How often do the words selected by user-curators to identify their image collections in Pinterest match Panofski’s three tiers of the pre-iconological (primary or natural), the iconographical (secondary or conventional) and the iconographical(intrinsic or contextual)?
How well does a system developed in 1939 to interpret symbols in Dutch oil paintings predict how online image collectors organize their collections in the 21st century?
This project examines how Panofski’s three strata of image meaning are applied by individual “user-curators” when creating naming conventions in the social image collection site Pinterest. This project is not concerned with retrieval issues, but focuses on user behavior when creating image collections.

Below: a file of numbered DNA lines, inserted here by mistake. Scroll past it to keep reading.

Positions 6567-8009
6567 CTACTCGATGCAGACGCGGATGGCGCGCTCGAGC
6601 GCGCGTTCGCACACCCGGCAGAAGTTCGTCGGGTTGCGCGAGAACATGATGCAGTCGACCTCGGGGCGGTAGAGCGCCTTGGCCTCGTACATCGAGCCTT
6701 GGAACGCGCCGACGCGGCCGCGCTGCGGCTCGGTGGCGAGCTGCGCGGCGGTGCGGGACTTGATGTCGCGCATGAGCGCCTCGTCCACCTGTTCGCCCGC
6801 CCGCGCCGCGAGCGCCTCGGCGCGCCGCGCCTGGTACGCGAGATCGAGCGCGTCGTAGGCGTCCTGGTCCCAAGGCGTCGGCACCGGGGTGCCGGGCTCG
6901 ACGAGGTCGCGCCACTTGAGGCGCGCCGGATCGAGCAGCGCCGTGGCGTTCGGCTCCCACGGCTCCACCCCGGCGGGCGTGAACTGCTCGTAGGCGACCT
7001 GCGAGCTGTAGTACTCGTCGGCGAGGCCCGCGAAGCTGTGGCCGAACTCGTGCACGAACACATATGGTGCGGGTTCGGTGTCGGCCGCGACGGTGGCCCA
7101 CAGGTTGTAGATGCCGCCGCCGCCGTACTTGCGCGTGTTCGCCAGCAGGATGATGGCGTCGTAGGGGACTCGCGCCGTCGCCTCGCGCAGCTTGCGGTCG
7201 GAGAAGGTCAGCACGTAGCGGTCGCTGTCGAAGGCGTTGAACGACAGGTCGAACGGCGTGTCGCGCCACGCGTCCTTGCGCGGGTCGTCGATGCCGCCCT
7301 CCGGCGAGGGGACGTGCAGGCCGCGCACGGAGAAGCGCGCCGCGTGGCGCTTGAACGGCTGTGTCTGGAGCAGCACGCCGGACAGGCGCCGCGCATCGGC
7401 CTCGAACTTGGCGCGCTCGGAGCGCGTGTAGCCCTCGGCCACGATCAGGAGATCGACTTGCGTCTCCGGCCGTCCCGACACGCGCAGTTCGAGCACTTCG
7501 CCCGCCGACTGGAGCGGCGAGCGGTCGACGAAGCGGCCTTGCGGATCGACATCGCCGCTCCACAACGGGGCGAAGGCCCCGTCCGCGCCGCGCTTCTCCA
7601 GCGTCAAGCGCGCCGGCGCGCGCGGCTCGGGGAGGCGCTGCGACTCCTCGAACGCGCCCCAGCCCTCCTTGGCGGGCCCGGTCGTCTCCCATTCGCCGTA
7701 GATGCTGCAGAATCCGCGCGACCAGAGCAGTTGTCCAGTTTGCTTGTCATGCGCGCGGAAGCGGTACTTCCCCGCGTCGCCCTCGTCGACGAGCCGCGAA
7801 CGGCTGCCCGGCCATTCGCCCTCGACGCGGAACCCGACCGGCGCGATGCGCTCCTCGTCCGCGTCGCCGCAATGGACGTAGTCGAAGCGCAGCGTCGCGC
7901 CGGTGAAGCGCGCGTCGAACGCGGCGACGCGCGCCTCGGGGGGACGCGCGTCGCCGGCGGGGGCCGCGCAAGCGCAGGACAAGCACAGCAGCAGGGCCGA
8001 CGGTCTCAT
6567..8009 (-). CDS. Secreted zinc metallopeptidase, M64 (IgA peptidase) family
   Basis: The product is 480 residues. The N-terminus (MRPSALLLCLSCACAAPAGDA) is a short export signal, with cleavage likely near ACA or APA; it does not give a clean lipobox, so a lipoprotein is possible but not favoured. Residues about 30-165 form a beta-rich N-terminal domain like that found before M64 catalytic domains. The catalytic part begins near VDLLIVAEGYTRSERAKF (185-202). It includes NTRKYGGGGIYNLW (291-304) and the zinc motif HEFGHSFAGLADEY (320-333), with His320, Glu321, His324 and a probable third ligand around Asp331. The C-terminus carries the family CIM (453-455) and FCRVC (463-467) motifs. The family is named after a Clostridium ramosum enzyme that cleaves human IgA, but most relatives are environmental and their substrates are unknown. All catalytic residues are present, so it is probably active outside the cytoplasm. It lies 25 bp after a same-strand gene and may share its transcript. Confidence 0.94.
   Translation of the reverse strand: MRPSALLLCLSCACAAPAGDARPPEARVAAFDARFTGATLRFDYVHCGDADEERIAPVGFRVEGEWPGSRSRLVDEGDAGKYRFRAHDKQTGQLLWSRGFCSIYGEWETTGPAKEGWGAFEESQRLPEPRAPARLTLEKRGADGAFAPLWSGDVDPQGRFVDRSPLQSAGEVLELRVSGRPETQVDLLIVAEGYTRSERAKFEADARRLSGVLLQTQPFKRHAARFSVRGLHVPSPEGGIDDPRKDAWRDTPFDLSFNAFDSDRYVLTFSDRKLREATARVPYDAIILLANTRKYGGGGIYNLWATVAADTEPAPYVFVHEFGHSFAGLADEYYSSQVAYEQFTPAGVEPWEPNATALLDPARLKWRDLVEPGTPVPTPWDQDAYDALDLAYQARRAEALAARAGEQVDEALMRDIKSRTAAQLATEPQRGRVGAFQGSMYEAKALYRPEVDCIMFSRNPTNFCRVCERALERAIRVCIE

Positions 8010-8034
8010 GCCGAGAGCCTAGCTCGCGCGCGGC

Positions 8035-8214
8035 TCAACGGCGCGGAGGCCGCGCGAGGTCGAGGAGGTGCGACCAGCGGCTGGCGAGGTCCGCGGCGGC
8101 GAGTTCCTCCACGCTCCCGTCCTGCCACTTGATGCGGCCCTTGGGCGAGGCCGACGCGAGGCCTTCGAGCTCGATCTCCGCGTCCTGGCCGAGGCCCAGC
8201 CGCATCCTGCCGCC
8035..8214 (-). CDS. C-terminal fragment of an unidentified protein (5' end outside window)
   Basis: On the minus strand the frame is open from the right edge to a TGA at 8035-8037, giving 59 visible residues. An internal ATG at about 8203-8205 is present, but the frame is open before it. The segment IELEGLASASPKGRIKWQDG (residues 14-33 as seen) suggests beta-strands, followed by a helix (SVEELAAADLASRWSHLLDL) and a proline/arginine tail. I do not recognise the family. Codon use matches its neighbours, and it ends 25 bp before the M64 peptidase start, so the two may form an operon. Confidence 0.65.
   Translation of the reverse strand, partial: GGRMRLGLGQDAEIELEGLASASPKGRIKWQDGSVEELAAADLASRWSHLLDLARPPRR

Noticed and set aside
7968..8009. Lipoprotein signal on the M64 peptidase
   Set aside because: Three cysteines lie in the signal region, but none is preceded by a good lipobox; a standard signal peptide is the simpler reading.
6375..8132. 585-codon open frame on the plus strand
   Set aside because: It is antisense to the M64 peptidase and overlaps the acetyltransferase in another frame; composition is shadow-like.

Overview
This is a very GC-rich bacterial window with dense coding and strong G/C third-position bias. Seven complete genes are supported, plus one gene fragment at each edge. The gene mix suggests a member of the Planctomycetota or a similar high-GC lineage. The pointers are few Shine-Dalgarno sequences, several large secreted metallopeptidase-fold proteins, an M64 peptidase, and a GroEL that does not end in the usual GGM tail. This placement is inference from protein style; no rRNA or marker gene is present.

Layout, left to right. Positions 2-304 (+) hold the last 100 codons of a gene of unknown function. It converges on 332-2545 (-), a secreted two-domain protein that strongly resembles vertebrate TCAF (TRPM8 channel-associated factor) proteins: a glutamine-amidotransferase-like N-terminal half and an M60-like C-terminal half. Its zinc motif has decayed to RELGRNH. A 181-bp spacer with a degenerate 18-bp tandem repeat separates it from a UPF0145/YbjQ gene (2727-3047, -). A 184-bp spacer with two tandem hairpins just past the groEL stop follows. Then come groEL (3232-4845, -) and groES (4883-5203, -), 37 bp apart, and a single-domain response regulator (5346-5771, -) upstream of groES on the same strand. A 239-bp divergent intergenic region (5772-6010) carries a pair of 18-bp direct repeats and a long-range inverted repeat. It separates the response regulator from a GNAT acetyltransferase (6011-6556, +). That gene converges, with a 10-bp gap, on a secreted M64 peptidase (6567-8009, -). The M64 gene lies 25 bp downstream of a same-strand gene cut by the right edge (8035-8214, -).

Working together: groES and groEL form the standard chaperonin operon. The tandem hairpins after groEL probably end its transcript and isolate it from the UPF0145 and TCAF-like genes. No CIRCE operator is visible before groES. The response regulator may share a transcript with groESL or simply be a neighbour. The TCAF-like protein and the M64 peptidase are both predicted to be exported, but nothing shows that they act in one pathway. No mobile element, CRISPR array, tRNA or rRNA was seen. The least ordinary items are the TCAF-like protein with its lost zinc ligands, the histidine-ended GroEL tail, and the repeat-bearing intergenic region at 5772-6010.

[Notes from “What do pictures want? Interview with W. J. T. Mitchell” By Asbjørn Grønstad and Øyvind Vågnes From the online magazine Image & Narrative, November 2006 – http://visual-studies.com/interviews/mitchell.html ]
” A picture that is framed, not inside another picture, but within a discourse that reflects on it as an exemplar of “picturality” as such is a meta image. This implies, of course, that any picture whatsoever (a simple line-drawing of a face, a multi-stable image like the Duck-Rabbit, Velasquez’s Las Meninas) can become a metapicture, a picture that is used to reflect on the nature of pictures.”
“Any picture is at least potentially a kind of vortex or “black hole” that can “suck in” the consciousness of a beholder, and at the same time (and for the same reason) “spew out” an infinite series of reflections.”
“.And the aim of the metapicture is to create a critical space in which images could function, not simply as illustrations or “examples” of the power of this or that method, but as “cases” that to some extent (generally unknown in advance) that might transform or deconstruct the method that is brought to them.”